Pancreatic cancer, a silent killer?
Thursday is pancreatic awareness day.
Seven years ago today, Matt Wilson went to the emergency room. He had stomach pain, which he assumed was a kidney stone. It was not. His CT scan showed an abnormal spot, later diagnosed as early pancreatic cancer. That chance discovery may have saved his life. Pancreatic cancer usually grows silently, without symptoms, and successful treatment is rare.
Thursday is World Pancreatic Cancer Day, in the hope that awareness about the disease can help save lives.
What is Pancreatic Cancer?
The pancreas, an organ in the abdomen, is responsible for the secretion of digestive enzymes and hormones which regulate metabolism. Pancreatic cancer is the third leading cause of cancer deaths in the U.S. -- it may even surpass lung and colorectal by 2020. The lifetime risk of developing this cancer is 1 in 63 for men and 1 in 65 for women; the risk increases with age. Almost 90 percent of people diagnosed are over 55 years old. Other risk factors include a family history of cancer, obesity, smoking, diabetes, and a diet high in red and processed meats. A diet that includes plenty of fruits and vegetables may work to decrease risks.
Why is it so deadly?
Most people who are diagnosed, including Matt Wilson, only display vague symptoms at first: abdominal or upper back pain, unintentional weight loss, fatigue, a recent diabetes diagnosis, or jaundice (yellowing of the skin and eyes). Because these symptoms apply to lots of diseases, the cancer is often times diagnosed too late for meaningful treatment. There’s a frightening 9 percent survival rate 5 years after diagnosis. This year alone 55,440 people will be diagnosed, and 44,330 will die.
Are there different types?
There are two major types of pancreatic cancer: endocrine and exocrine tumors.
The most common and most aggressive form is the exocrine tumor. That is an adenocarcinoma that begins in the pancreatic ducts and gland cells, which produce enzymes. These cells have a thick coat to protect them from the digestive enzymes they produce. But that thick coat also reduces the effects of chemotherapy.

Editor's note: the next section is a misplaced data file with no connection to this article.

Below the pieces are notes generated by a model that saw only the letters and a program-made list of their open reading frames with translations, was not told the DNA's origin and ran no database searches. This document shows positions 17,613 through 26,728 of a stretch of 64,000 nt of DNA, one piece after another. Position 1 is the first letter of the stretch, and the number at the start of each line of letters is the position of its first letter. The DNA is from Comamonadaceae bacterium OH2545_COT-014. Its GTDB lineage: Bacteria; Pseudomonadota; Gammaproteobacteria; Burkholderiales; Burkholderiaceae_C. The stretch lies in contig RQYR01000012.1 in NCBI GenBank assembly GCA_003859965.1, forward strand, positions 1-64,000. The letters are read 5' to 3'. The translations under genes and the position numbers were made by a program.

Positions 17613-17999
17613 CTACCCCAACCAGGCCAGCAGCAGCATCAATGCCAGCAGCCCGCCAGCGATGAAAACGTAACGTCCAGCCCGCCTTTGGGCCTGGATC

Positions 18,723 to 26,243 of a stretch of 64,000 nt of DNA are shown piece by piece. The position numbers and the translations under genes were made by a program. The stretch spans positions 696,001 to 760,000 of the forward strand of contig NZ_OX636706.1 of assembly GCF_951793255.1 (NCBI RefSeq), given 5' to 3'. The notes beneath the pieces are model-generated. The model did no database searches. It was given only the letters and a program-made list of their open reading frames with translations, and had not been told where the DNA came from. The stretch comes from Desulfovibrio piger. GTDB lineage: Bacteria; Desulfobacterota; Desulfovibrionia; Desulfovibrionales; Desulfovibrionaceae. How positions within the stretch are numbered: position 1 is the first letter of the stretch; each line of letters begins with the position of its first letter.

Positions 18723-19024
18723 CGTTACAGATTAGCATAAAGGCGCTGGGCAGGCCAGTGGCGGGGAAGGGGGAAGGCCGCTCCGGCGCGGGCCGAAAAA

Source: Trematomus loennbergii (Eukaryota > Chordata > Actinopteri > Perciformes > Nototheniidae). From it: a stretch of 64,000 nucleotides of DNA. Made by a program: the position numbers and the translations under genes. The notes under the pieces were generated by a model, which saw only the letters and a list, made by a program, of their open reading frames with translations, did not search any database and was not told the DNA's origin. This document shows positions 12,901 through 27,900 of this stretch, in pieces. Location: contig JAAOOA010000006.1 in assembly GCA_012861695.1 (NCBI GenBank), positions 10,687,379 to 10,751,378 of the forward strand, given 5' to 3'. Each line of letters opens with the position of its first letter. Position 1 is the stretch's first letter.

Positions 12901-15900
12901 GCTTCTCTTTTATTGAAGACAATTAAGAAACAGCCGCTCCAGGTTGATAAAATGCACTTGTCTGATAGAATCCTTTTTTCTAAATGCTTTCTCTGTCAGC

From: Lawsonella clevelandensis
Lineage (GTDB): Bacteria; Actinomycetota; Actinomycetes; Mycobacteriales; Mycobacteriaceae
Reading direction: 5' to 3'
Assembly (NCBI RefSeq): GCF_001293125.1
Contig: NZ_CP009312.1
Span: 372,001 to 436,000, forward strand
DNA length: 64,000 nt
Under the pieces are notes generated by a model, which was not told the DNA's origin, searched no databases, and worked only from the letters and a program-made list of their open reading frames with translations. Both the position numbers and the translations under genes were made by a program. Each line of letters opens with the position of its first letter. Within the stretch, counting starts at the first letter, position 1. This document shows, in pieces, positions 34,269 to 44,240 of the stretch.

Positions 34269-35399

Just a few cases of pancreatic cancer – about 1 percent -- are endocrine tumors. They affect the cells that produce insulin and glucagon, the hormones that manage our blood sugar. These cancers have a significantly increased survival rate 5 years after diagnosis of about 50 to 80 percent.
The gold standard treatment option is a surgical procedure known as the Whipple. This technique was coined by Dr. Allen Whipple back in 1935 at Columbia-Presbyterian Hospital in New York City. Doctors remove many of the digestive organs: the gall bladder, common bile duct, part of the stomach, and the pancreatic head. Unfortunately, that procedure is only possible in about 20 percent of patients; it can’t work with patients who are diagnosed with cancer in a later stage. Other treatment options include chemotherapy, a host of medicines designed to kill cancer cells. This may be done after the Whipple or along with radiation for those who aren’t eligible for the surgery. Treatment is difficult because it’s so hard to diagnose pancreatic cancer when the tumor is small. When it enlarges and obstructs pancreatic ducts or produces abnormal levels of hormones, it is often too late for surgery.
Pancreatic transplants, another treatment option, has also caught on recently. That’s what Steve Jobs used, in part, to battle his disease. However, doctors warn that steps taken to stop the body from rejecting the new pancreas can allow remaining cancer cells to grow, and that means a high risk of the cancer coming back.
“An oncologist will likely have to rely on both the science and the art of medicine to help a patient determine the treatment that is the best choice for them,” Lynn Matrisian Ph.D., chief science officer for the Pancreatic Cancer Action Network, told ABC News.
Can’t we screen for pancreatic cancer the way we do for breast cancer?
The International Cancer of Pancreas Screening Consortium recommends that people with hereditary pancreatitis, those with first-degree relatives who have been diagnosed, or those with BRCA1/2 mutations should be screened by doctors more closely when they come into the office with vague stomach pain. Unfortunately, no other specific guidelines exist.
What is on the horizon?
Matt, the ER patient, had surgery that removed part of his pancreas, spleen, and more than 20 lymph nodes. A challenging recovery and discovering a new cause means that Matt now splits his time as a university professor and advocate for others with the same diagnosis. He’s now part of the Pancreatic Cancer Action Network.
Organizations like the Pancreatic Cancer Action Network are constantly working to urge further funding to find out what may work against this aggressive cancer. They’re also researching biomarkers for a blood test that could help diagnose it early. At this point the tests remain unreliable, but perhaps further research can open new doors. Drug therapy targeting specific DNA mutations may help create drugs that better penetrate the tumor cells. But sadly, those screening tools will take years to develop.
Dr. Sumir Shah, M.D. is an emergency medicine physician at NewYork-Presbyterian Queens/Weill Cornell Medical Center in New York City, and a member of the ABC News Medical Unit.